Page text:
Federal Treasurer Jim Chalmers says the cost of living will be even tougher in the coming months, with economic “heavy weather” on the horizon.
Inflation is expected to exceed 7% this yearThe treasurer warns that unemployment will riseThe government expects Australians to see real pay rises during this term
Chalmers will make a statement to parliament today on Australia’s economic outlook, warning that inflation will exceed 7% this year.
Economic growth has been revised down by half a percentage point for the previous, current and future years.
Chalmers said the Treasury had also forecast unemployment would rise.
“When you have rising interest rates and you have dramatically slowing global growth … that has implications for the unemployment rate,” he said.
“Things are already very difficult for many Australians. It’s only going to get harder before it gets better.”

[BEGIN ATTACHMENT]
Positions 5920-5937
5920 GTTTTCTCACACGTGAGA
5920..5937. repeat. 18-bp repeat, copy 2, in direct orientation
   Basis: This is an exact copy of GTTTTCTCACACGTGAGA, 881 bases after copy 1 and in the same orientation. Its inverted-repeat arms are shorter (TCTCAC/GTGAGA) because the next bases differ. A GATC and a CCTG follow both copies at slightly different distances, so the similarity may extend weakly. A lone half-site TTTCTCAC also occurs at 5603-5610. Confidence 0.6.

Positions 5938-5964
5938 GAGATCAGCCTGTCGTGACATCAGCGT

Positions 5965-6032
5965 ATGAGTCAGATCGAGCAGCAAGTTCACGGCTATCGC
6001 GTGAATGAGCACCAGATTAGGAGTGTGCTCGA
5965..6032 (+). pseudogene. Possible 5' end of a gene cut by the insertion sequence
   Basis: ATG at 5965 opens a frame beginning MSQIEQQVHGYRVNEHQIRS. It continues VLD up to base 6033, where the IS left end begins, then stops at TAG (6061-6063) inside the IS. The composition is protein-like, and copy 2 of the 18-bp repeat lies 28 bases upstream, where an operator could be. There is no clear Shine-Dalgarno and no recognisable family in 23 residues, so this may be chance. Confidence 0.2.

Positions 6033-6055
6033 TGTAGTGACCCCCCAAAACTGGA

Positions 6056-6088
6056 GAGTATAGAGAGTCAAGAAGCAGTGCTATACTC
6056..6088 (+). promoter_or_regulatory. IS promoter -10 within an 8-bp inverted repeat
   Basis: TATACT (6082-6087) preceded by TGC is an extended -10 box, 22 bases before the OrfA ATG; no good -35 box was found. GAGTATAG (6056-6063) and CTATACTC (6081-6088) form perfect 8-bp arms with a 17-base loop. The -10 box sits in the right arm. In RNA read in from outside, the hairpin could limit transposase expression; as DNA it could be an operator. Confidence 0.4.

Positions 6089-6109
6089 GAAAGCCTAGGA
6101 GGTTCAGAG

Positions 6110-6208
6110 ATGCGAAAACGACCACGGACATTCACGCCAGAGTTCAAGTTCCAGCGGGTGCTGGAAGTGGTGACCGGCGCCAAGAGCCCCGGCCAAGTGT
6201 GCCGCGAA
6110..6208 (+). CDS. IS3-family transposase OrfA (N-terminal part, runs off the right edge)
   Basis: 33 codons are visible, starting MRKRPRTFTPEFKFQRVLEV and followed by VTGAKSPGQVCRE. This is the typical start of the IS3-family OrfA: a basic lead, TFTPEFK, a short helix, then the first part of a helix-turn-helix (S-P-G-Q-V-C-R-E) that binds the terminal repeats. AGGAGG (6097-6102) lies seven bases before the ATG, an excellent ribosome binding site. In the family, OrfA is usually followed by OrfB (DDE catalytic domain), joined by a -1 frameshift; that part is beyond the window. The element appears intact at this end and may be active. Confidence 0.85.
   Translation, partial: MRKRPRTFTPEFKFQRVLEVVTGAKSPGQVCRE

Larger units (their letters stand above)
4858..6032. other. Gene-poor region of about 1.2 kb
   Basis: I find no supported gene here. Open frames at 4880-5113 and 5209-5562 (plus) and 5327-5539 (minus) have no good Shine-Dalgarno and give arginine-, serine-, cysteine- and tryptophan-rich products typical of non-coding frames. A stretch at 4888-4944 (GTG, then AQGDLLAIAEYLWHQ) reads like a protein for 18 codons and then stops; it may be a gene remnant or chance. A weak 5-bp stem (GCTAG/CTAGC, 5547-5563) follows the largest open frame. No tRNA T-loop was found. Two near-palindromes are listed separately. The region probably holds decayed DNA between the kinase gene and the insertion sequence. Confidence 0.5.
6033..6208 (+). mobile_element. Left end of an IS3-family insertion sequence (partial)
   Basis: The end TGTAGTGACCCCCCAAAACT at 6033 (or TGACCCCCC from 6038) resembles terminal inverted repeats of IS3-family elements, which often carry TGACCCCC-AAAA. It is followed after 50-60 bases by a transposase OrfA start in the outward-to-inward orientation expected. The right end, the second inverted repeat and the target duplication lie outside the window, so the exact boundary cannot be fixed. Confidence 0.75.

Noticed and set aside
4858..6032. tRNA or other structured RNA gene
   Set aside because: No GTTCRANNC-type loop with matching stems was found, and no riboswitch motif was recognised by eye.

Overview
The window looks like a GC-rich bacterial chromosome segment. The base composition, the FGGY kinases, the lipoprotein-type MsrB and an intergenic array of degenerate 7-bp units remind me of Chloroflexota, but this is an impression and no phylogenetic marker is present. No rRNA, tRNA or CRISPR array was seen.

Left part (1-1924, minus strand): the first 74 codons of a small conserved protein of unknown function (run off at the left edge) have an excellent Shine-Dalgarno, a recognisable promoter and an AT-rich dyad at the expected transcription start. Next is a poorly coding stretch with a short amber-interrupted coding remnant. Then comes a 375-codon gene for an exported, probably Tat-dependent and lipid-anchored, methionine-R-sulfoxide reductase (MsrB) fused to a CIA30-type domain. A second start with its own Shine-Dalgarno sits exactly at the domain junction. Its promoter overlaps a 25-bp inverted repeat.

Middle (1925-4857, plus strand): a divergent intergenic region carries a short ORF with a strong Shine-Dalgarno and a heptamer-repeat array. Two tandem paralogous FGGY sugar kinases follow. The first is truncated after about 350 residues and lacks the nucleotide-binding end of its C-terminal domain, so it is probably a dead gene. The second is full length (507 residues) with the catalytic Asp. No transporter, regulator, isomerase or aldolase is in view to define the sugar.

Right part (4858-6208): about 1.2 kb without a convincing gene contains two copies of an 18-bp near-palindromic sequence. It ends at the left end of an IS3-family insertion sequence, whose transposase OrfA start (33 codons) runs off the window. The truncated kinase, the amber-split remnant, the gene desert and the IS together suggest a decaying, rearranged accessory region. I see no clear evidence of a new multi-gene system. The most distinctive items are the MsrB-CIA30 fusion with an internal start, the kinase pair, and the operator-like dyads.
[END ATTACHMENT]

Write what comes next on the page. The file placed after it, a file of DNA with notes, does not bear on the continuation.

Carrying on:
But the treasurer pointed to brighter skies further afield, saying inflation would have to peak at 7 per cent before moderating, and that Australians would see real pay rises in their wallets before the end of the government mandate in 2025.
Shadow Treasurer Angus Taylor said the dire economic conditions were not of the government’s making, but it did control how it responded.
“These are difficult circumstances. There is an important global element, there’s no doubt about it,” Taylor told ABC Radio.
“Economic curve balls and health curve balls come at you in government.
“If we had said during the pandemic, ‘We’re not going to do anything until the next budget,’ you and others would have said, ‘Wait, that’s not good enough.’
“What we need to see is a coherent plan, not a picture being painted.”
Angus Taylor says the government does not control the global economic circumstances it faces, but it can control its response.(ABC News: Matt Roberts)
The shadow treasurer urged the federal government to cut spending in light of weakened growth figures.
He suggested the government drop parts of its plan to improve energy infrastructure.
“They’re committed to $20 billion in transmission line investments, for example … It’s not recommended by the market operator,” Taylor said.
“This is an illustration of the kind of spending that is not necessary in an environment where inflationary fires are going to be created.”